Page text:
Long after Webb Simpson sweated out his one-stroke U.S. Open victory Sunday, chatter continues about how the golf world is diminished without a certain player being involved in the final-round drama.
Absent Tiger Woods and his aura, major tournaments, let alone regular PGA Tour stops, are pedestrian affairs, naysayers posit.
But real golf fans know that's false, that there's drama with every player who moves onto the leaderboard.
Who could have watched Jim Furyk's stumble on the final three holes at San Francisco's Olympic Club without emotion? After another errant shot, Furyk bit the shaft of his club, agonizing.
Graeme McDowell's missed birdie putt on No. 18 was the difference between a playoff and Simpson enjoying a touching celebration with his wife.
Amateur Beau Hossler, a promising 17-year-old, enthralled fans even as he dropped out of contention.
Great players bring electricity to the game, but golf always has been about competition among players, between a player and a course or between a player and himself. Those who claim golf without Woods is a sideshow confuse celebrity with athletic relevance. They can coexist, but one does not depend on the other.
What to watch I
NBA Finals, Oklahoma City at Miami, 6 p.m., Ch. 10: The Thunder tries to avoid a 3-1 hole.
What to watch II
Baseball, Giants at L.A. Angels, 7:05 p.m., CSNBA: Angels starter C.J. Wilson hasn't allowed more than one earned run in a start since May 12.
What's your take on Tiger Woods?
He deserves all the attention.
He's become just another pro golfer.
Vote above or leave your comments in the comments field; or go to www.sacbee.com/sports
Who should be the National League starter in the All-Star Game?
Matt Cain, Giants: 84%
R.A. Dickey, Mets: 8%
Cole Hamels, Phillies: 3%
Lance Lynn, Cardinals: 3%
Total votes: 446
© Copyright The Sacramento Bee. All rights reserved.
Read more articles by Brian Blomster
What You Should Know About Comments on Sacbee.com
Sacbee.com is happy to provide a forum for reader interaction, discussion, feedback and reaction to our stories. However, we reserve the right to delete inappropriate comments or ban users who can't play nice. (See our full terms of service here.)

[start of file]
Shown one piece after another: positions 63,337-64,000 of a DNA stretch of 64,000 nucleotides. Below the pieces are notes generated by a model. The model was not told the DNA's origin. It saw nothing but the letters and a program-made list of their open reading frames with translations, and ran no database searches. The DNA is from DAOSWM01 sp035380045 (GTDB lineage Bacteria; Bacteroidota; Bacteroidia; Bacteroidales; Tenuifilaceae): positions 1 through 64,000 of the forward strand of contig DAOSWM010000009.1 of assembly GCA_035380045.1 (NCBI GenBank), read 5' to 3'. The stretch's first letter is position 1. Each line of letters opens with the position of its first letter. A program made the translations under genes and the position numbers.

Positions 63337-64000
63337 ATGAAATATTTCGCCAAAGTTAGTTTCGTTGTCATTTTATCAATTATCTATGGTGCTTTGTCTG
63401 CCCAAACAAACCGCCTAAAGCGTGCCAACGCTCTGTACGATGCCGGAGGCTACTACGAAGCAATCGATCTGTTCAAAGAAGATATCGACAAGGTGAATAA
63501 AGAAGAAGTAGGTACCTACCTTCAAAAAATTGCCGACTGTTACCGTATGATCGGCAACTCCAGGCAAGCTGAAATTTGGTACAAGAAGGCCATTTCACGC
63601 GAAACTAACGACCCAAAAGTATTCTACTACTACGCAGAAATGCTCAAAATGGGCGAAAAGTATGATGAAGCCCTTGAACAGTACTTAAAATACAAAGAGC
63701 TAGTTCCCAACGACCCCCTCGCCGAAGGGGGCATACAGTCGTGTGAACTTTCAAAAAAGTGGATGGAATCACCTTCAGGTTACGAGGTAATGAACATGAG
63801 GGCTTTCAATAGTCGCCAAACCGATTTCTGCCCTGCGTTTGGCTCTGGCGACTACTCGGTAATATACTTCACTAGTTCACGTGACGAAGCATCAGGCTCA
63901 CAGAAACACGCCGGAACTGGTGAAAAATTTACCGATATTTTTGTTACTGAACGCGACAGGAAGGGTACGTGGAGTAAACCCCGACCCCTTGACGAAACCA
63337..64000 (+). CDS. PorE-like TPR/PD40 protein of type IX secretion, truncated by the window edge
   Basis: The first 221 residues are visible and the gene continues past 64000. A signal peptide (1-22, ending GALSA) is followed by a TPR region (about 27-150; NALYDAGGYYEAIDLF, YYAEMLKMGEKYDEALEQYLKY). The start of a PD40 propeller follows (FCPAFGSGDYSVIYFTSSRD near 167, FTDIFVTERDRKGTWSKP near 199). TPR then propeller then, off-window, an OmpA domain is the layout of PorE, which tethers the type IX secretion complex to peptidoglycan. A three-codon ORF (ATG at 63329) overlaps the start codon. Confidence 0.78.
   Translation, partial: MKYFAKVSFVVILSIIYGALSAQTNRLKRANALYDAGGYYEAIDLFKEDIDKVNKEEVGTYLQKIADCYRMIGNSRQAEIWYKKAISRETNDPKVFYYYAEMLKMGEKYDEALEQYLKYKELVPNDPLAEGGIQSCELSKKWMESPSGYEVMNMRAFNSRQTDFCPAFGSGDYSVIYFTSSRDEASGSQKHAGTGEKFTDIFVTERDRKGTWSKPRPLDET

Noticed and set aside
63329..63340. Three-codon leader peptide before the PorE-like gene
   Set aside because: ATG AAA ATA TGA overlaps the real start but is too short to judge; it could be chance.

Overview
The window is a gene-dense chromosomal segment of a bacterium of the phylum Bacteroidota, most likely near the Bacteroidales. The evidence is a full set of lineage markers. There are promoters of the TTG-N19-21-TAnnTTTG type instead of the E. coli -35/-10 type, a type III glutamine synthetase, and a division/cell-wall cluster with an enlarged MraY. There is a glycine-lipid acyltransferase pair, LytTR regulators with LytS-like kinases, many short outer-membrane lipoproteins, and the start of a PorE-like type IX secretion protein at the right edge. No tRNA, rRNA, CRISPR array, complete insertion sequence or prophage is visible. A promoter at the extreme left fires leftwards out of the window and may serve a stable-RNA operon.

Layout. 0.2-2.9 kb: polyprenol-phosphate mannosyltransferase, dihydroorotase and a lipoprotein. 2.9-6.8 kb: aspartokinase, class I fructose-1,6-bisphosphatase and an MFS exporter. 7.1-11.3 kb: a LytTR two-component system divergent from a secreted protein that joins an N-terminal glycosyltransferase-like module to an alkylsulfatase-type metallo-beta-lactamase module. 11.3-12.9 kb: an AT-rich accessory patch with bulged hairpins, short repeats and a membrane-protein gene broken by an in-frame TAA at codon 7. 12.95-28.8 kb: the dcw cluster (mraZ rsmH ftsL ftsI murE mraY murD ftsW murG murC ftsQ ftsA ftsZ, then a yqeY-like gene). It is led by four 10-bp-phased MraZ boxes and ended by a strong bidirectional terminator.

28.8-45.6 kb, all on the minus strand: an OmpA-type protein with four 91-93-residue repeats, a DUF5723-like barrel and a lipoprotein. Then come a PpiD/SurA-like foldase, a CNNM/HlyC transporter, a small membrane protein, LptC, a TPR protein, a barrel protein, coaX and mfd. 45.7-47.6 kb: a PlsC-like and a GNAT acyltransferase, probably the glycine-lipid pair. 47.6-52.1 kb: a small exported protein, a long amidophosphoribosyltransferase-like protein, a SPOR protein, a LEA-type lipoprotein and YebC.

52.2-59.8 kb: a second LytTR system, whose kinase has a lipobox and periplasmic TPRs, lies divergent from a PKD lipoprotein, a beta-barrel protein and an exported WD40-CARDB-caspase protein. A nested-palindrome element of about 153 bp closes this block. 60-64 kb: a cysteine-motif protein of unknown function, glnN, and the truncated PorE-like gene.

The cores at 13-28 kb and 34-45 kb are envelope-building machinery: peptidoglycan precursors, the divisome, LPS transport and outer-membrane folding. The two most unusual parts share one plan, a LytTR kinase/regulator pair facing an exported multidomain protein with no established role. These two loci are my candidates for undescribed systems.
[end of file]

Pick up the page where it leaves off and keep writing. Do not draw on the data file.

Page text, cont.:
Here are some rules of the road:
Keep your comments civil. Don't insult one another or the subjects of our articles. If you think a comment violates our guidelines click the "Report Abuse" link to notify the moderators. Responding to the comment will only encourage bad behavior.
Don't use profanities, vulgarities or hate speech. This is a general interest news site. Sometimes, there are children present. Don't say anything in a way you wouldn't want your own child to hear.
Do not attack other users; focus your comments on issues, not individuals.
Stay on topic. Only post comments relevant to the article at hand.
Do not copy and paste outside material into the comment box.
Don't repeat the same comment over and over. We heard you the first time.
Do not use the commenting system for advertising. That's spam and it isn't allowed.
Don't use all capital letters. That's akin to yelling and not appreciated by the audience.
Don't flag other users' comments just because you don't agree with their point of view. Please only flag comments that violate these guidelines.
You should also know that The Sacramento Bee does not screen comments before they are posted. You are more likely to see inappropriate comments before our staff does, so we ask that you click the "Report Abuse" link to submit those comments for moderator review. You also may notify us via email at firstname.lastname@example.org. Note the headline on which the comment is made and tell us the profile name of the user who made the comment. Remember, comment moderation is subjective. You may find some material objectionable that we won't and vice versa.
If you submit a comment, the user name of your account will appear along with it. Users cannot remove their own comments once they have submitted them.